Thais mourn dozens, mainly kids, killed in day care attack
UTHAI SAWAN, Thailand (AP) — Relatives wailed and collapsed in grief over the small coffins of children Friday after a fired police officer stormed a rural Thai day care center at naptime and massacred dozens of people.
Thailand’s deadliest mass killing left virtually no one untouched in the small community nestled among rice paddies in one of the nation’s poorest regions. Grief also gripped the rest of the country, where flags were lowered to half-staff and schoolchildren said prayers to honor the dead.
At least 24 of the 36 people killed in Thursday’s grisly gun and knife attack were children, mostly preschoolers.
“I cried until I had no more tears coming out of my eyes. They are running through my heart,” said Seksan Sriraj, 28, whose pregnant wife was due to give birth this month and who worked at the Young Children’s Development Center in Uthai Sawan.
“My wife and my child have gone to a peaceful place. I am alive and will have to live. If I can’t go on, my wife and my child will be worried about me, and they won’t be reborn in the next life,” he said.
A stream of people, including Prime Minister Prayuth Chan-ocha, other government representatives and relatives themselves, left flowers at the day care center on Friday. By afternoon, bouquets of white roses and carnations lined the wall outside, along with five tiny juice boxes, bags of corn chips and a stuffed animal.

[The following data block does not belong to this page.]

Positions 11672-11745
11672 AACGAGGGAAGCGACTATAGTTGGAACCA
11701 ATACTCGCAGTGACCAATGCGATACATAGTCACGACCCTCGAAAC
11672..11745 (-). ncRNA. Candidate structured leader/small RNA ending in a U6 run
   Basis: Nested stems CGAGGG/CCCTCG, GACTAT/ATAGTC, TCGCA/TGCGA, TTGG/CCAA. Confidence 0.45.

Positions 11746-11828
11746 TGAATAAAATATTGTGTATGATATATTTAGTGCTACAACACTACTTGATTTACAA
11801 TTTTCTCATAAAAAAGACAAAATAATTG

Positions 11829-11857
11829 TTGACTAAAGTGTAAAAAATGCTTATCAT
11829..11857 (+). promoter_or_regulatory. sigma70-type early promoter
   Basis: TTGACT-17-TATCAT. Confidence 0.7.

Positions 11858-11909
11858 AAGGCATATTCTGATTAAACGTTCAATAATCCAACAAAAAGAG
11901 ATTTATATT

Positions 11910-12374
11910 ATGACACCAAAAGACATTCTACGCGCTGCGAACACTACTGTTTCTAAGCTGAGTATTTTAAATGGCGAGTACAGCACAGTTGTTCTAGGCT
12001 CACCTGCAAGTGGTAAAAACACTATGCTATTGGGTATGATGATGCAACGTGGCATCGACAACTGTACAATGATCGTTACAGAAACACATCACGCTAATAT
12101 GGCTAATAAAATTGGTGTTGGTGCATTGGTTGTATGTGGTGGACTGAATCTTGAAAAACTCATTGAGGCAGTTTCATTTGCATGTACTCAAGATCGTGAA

Later, relatives received the bodies at the local Buddhist temple. As the small, white coffins were opened, some screamed, while others fainted and were revived with smelling salts. For a time, the grounds outside the temple were crowded with people overcome by grief.
“It was just too much. I can’t accept this,” said Oy Yodkhao, 51, sitting on a bamboo mat in the oppressive heat as relatives gave her water and gently mopped her brow.
Her 4-year-old grandson Tawatchai Sriphu was killed, and she said she worried for the child’s siblings. The family of rice farmers is close, with three generations living under one roof.
Som-Mai Pitfai collapsed when she saw the body of her 3-year-old niece.
“When I looked, I saw she had been slashed in the face with a knife,” the 58-year-old said, holding back tears.
King Maha Vajiralongkorn and Queen Suthida visited hospitals, where seven of the 10 people wounded are being treated, and met with family members of victims in what he said was a bid to boost morale.
“It is a tragedy that this evil thing has happened,” the monarch told reporters during a rare public appearance. “But right now, we have to think of what we can do to improve things to the best of our ability.”
Police identified the attacker as Panya Kamrap, 34, a former police sergeant fired earlier this year because of a drug charge involving methamphetamine. He had been due to appear in court Friday. An employee told a Thai TV station that Panya’s son had attended the day care but hadn’t been there for about a month.
Panya took his own life after killing his wife and child at home. A motive for the killings remains unknown, although money and marital problems appeared to be involved.